BY ZACH DYER
Erica Lasek-Nesselquist, Ph.D., or Dr. Erica for short, is in her first year of teaching at The University. Her welcomed addition to the biology faculty has been instrumental in the expansion of the biology program. New courses and research opportunities are on the horizon thanks to her extensive postdoctoral studies.
“I would like to offer more microbiology courses like molecular information and bioinformatics. I’m also interested in starting complements to general biology, like eukaryotic microbiology or even a general microbial course, since microbes are so important in human health and for global biogeochemical cycling,” Lasek-Nesselquist said.
Lasek-Nesselquist has a wealth of knowledge that she gained at multiple institutions. After completing an undergraduate degree at Smith College, Lasek-Nesselquist became a research assistant for two years at the Marine Biological Laboratory in Massachusetts. Graduate studies followed at Brown University/MBL, along with two postdoctoral studies focusing on both population genetics of rotifers and horizontal gene transfer in bacteria. Her current research focuses on eukaryotic microbiology in evolution.
After completing her second postdoctoral study, Lasek-Nesselquist came to The University because of the students and the environment.
“It seemed like the students were friendly and nice — they’re also very bright. The unparalleled atmosphere created by the combination of faculty and students make me want to work here. It is very welcoming and all-inclusive. I find I’m very supported by the department in my transition. Overall, people have gone out of their way to help me with my adjustment, both students and faculty.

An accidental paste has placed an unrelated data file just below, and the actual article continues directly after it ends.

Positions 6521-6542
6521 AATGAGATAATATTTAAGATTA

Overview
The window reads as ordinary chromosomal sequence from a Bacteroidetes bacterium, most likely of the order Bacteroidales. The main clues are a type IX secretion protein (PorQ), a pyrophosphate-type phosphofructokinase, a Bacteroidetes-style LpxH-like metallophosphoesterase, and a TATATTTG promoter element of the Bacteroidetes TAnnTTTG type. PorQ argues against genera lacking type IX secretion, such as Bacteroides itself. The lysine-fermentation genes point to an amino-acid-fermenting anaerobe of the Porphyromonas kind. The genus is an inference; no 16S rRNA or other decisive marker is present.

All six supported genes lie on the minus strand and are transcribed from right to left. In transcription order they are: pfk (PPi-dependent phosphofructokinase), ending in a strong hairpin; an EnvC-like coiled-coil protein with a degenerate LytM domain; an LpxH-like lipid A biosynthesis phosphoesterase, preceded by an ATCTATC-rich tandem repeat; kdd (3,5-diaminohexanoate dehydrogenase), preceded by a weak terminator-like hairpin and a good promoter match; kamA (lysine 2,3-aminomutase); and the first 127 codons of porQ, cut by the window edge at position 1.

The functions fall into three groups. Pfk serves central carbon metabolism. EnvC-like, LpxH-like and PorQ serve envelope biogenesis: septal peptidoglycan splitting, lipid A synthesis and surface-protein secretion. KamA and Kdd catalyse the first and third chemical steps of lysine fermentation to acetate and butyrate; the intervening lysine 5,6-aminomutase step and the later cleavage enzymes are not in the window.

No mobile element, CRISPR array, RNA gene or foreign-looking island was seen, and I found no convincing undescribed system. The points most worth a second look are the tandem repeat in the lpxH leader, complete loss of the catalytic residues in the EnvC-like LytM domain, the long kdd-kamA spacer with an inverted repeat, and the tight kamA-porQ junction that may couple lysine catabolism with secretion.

“I like the fact that it’s a small institution, too. Coming from a small town, I find that in places like [The University] you get to know people on a more one-on-one basis,” Lasek-Nesselquist said.
Teaching two general biology classes in addition to a microbiology lab, Lasek-Nesselquist adopts an understanding approach to teaching, especially with first-year students.
“I want students to understand concepts, and I recognize the possibility that maybe biology isn’t for them. Some people will like one subject and not another, and that is fine — as long as they are enthusiastic and willing to learn.” Lasek-Nesselquist said.
She says that her transition so far has gone rather well — albeit very busy. Her favorite part about Scranton? The train horn that goes by every morning.
“I pretend it’s the fog horn from back when I lived at Cape Cod – it reminds me of home,” Lasek-Nesselquist said.
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